A team of experts has produced a new report on the use of chemical pesticides in Europe which creates a new route to agricultural and food systems without any chemical pesticides by 2050.
While the negative impacts of chemical pesticides on the environment and human health are well documented, the team said European policies are struggling to make progress towards the target of cutting chemical pesticide use by 50% by 2030.
In response 144 experts, scientists and stakeholders have spent two years creating a foresight study that sought to change the model and design agricultural and food systems without any chemical pesticides by 2050.
“Chemical pesticides are essential in today’s conventional agricultural systems,” The report noted. “Drastically reducing their use to the point of completely eliminating them from agriculture is a thorny issue for which there is no simple solution.
“This foresight study goes further in terms of the ultimate goal and time frame by asking whether effective crop protection in pesticide-free agriculture is feasible in Europe by 2050 and how to transition to this type of agriculture.”
It asks under what conditions would such a transformation be possible? What would the impacts be on production, land use, the trade balance and greenhouse gas emissions?
“This foresight study, conducted as part of the ‘Growing and protecting crops differently’ Priority Research Programme (PPR) and in conjunction with the ‘Towards a Chemical Pesticide-Free Agriculture’ European Research Alliance, aims to shed light on all these issues and to suggest pathways forward.”
It puts forward three scenarios of pesticide-free agriculture for Europe in 2050, each with a transition pathway and examples of these scenarios and pathways in four European regions, along with a quantitative evaluation of their impacts in Europe:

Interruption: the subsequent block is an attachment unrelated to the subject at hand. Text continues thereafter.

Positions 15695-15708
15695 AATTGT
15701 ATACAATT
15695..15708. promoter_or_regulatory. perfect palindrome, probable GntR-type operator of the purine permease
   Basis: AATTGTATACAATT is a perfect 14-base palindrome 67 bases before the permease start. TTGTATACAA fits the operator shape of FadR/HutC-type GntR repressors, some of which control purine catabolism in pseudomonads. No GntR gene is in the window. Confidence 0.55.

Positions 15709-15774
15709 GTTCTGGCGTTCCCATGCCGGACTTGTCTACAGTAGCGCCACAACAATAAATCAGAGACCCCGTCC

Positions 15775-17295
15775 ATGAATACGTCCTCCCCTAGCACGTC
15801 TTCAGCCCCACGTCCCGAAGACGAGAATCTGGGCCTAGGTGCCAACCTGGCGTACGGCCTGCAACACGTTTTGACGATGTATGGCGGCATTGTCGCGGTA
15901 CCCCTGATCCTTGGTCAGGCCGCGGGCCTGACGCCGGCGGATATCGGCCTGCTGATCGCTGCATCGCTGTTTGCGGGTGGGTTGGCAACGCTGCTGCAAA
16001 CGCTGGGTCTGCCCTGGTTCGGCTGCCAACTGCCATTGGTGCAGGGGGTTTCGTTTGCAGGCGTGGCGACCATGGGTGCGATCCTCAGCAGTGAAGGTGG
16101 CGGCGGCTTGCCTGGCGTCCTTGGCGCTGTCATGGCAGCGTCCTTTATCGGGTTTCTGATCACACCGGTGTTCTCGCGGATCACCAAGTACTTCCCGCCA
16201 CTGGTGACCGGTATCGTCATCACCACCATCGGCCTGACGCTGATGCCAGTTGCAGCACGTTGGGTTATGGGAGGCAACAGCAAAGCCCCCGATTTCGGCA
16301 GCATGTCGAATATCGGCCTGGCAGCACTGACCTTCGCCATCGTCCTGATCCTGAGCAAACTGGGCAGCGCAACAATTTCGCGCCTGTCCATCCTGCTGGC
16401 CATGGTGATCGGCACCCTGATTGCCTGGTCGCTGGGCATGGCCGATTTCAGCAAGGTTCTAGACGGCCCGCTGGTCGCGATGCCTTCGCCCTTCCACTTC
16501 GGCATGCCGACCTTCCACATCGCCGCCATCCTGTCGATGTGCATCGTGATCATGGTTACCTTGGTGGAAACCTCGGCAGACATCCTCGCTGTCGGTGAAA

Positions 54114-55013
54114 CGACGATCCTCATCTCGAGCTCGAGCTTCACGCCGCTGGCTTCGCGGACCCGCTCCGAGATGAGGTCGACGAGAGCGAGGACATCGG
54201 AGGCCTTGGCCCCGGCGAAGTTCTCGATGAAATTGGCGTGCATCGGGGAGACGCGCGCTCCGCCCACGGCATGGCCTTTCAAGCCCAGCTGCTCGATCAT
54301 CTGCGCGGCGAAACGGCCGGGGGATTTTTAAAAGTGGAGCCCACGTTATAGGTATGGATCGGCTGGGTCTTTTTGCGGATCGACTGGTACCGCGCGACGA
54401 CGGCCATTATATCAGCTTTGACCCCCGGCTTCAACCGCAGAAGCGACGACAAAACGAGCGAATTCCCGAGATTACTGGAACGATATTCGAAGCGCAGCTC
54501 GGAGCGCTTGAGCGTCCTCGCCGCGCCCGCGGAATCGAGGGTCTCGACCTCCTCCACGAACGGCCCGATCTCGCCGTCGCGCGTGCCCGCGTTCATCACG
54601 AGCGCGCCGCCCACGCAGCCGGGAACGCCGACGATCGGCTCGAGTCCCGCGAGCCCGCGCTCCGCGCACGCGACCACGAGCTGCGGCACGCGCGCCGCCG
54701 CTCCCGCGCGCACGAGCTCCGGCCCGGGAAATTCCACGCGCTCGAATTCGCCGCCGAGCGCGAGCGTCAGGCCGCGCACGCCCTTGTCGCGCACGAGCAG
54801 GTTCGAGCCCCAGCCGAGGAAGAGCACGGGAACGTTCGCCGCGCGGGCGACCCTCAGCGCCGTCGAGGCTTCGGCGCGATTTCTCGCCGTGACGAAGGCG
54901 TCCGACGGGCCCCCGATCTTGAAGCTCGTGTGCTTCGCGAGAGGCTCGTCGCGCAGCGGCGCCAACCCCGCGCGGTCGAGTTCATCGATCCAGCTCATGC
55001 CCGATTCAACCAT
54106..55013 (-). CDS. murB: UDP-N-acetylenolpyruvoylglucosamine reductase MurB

Scenario 1: “Global market”: global and European food value chains based on digital technologies and plant immunity for a pesticide-free food market.
Scenario 2: “Healthy microbiomes”: European value chains based on plant holobiont, soil and food microbiomes for a healthy diet.
Scenario 3: “Embedded landscapes”: complex and diversified landscapes and regional food value chains for a one-health food system.
“For each scenario, pesticide-free cropping systems make use of crop diversification, biocontrol development, the choice of suitable crops and varieties, digital technology and agricultural equipment, and monitoring systems to anticipate the arrival of pests,” the study explains.
One of the key aspects of this foresight study is that it quantified the impacts of each scenario on agricultural production, land use, greenhouse gas emissions and trade, based on the results of simulations of a biomass equilibrium model at the European and global scales.
With regard to European agricultural production, calorie production varies from −5% to +12% depending on the scenario, with a balance to be struck between reducing the consumption of animal products and maintaining grasslands. In terms of the trade balance, the overall impact of scenarios 2 (Healthy microbiomes) and 3 (Embedded landscapes) gives Europe room for manoeuvre to secure its food sovereignty and export its products. The three scenarios reduce greenhouse gas emissions by −8% (scenario 1), −20% (scenario 2) and even up to −37% (scenario 3).
“All three pathways lead to an increase in the carbon stock in soils and biomass, which will contribute to carbon neutrality by 2050 for the agricultural and agri-food sector in scenarios 2 and 3.”
“Effective crop protection without chemical pesticides relies on several levers that must be activated in tandem: crop diversification over time and across space, the development of biocontrol products and biological inputs, appropriate varietal selection, farm equipment and digital tools, and tools for monitoring pest dynamics and the environment,” it added. “Biological regulation mechanisms at the soil, field and landscape levels should be favoured, as well as preventive measures against pests.”